From swimming sea turtles and playful dolphins to gentle manatees, here are five aquatic animals you can see on a nature tour of Florida’s coastal waters and mangroves.
1. Sea Turtles
Florida has five species of sea turtles that nest along its coast. The most common is the loggerhead, with an umber-colored heart-shaped shell and block-shaped head. The largest hard-shelled turtle, it uses its strong jaws to crush conches, clams and horseshoes crabs. Travelers on a Florida nature tour will have opportunities to see these endangered sea turtles at J.N. Ding Darling National Wildlife Refuge on Sanibel Island. They will also visit a vital nesting beach on remote Keewaydin Island, a barrier island made of shell deposits such as horse conch, Florida’s state shell, and Juno’s volute, rare spiral shells named after the Roman queen of the gods.
As travelers’ kayak through the Ten Thousand Islands, they may also see endangered green sea turtles and the rarest species of sea turtle, Kemp’s ridley sea turtles. Green sea turtles have finely serrated jaws that allow them to eat large amounts of seagrasses and algae, so much so that it causes their fat to turn green. Kemp’s ridley sea turtles have powerful jaws well adapted for crushing and grinding, ideal for their diet of shellfish such as crabs and lobster. They are the smallest sea turtle and the only species that nests during the day.
Also found in Florida’s coastal waters are critically endangered leatherback and hawksbill sea turtles. Leatherbacks are the only sea turtle without a hard shell and can dive up to 4,000 feet to feed on jellyfish, their mouths functioning like scissors to grasp and swallow their prey. Hawksbill sea turtles are found near coral reefs, where they feed primarily on sponges with their bird-like beak. Unfortunately, the tortoiseshell pattern on their shell has been sought after for use in jewelry and décor, leading to a drastic population decline.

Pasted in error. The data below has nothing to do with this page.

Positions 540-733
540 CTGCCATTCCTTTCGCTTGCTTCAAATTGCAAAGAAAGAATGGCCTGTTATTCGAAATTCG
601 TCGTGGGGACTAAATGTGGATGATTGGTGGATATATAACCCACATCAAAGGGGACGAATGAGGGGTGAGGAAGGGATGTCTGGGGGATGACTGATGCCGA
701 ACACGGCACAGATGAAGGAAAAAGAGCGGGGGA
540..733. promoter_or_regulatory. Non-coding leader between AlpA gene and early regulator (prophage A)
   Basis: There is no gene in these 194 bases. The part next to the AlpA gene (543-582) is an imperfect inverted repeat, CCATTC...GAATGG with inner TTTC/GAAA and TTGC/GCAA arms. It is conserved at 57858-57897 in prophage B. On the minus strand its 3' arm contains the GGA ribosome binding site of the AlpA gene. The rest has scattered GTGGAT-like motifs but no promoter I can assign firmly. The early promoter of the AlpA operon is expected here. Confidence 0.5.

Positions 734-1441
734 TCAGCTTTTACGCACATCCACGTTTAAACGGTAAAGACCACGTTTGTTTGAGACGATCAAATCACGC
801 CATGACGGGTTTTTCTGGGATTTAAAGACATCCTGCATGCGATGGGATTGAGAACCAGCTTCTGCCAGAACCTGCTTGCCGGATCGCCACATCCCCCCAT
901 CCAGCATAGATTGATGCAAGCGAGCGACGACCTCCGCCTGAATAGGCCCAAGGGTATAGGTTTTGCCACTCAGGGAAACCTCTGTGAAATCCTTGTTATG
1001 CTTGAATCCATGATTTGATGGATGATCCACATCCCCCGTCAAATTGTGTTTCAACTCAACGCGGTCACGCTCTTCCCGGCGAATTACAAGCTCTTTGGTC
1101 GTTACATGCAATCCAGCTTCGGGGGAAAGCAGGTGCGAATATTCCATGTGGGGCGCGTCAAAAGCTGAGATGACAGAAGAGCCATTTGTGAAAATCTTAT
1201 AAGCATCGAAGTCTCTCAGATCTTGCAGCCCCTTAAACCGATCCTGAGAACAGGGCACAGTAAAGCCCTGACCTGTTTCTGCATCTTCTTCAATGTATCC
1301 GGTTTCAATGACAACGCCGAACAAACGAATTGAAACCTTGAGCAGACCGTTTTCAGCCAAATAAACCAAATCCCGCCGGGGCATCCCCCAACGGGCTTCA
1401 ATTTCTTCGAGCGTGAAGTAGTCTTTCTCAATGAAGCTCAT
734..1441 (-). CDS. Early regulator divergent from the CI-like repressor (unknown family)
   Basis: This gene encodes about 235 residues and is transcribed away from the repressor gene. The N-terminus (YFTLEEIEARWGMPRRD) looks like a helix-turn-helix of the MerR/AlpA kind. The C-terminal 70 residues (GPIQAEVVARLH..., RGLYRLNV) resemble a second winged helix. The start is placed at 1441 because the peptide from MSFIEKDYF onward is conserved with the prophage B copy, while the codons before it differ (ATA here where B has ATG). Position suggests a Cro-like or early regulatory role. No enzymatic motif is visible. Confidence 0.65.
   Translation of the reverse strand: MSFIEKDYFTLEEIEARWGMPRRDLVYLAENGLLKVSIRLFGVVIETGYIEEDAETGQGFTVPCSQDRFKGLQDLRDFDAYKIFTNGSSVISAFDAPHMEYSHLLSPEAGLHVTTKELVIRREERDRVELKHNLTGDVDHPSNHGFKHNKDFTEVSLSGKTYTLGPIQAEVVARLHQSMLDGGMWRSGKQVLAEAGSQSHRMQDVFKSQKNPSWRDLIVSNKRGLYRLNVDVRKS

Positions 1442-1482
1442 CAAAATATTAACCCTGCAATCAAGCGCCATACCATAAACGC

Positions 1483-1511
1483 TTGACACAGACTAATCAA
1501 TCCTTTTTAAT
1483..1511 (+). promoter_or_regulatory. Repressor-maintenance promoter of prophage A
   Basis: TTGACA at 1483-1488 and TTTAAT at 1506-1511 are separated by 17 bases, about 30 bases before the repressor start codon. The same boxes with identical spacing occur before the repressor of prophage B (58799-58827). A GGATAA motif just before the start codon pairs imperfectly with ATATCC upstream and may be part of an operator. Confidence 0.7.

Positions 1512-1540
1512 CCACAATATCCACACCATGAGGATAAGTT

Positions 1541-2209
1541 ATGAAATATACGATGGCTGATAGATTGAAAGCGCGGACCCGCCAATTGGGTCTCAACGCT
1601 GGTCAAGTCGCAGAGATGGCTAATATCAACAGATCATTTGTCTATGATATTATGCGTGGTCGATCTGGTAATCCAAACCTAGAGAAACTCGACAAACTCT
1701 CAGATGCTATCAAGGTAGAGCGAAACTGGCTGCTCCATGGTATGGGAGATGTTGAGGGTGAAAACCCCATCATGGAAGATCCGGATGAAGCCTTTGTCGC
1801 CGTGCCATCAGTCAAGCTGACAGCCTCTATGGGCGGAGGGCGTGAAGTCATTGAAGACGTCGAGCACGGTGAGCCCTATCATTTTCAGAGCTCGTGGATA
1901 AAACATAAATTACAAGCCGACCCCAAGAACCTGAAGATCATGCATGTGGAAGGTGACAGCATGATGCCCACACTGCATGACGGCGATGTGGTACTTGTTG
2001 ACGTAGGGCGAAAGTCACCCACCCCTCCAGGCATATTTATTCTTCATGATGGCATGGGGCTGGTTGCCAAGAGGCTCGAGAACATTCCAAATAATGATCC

Sea turtles face many threats, including shrimp trawling, marine pollutants, climate change and human development of their nesting beaches. The Turtle Hospital in Marathon Key rescues and rehabilitates turtles that have become entangled in nets, ingested plastic or had their shells damaged by boat propellers. Nat Hab travelers have the opportunity to tour this facility and learn about the research being done to protect the marine turtles found in Florida’s waters.
2. Alligators (and crocs)
The Everglades, one of the world’s largest tropical wetlands and a World Heritage Site, is the only place on the planet where American alligators and American crocodiles coexist. The Seminole tribe called the region Okeechobee, meaning “river of grass,” is home to these top predators that lurk among the mangrove swamps and razor-sharp sawgrass. Nat Hab travelers will have up-close views of gators and rare crocodiles on a water-based safari by private airboat.
Florida manatees can be found in shallow rivers, estuaries, marine wetlands and coastal saltwater habitats. They are rotund aquatic mammals with paddle-shaped tails, about 10 feet long in adulthood and weighing up to 1,200 pounds. These herbivores swim 3 to 5 miles per hour, moving leisurely through seagrass beds to feed. They consume 10-15% of their body weight in vegetation daily.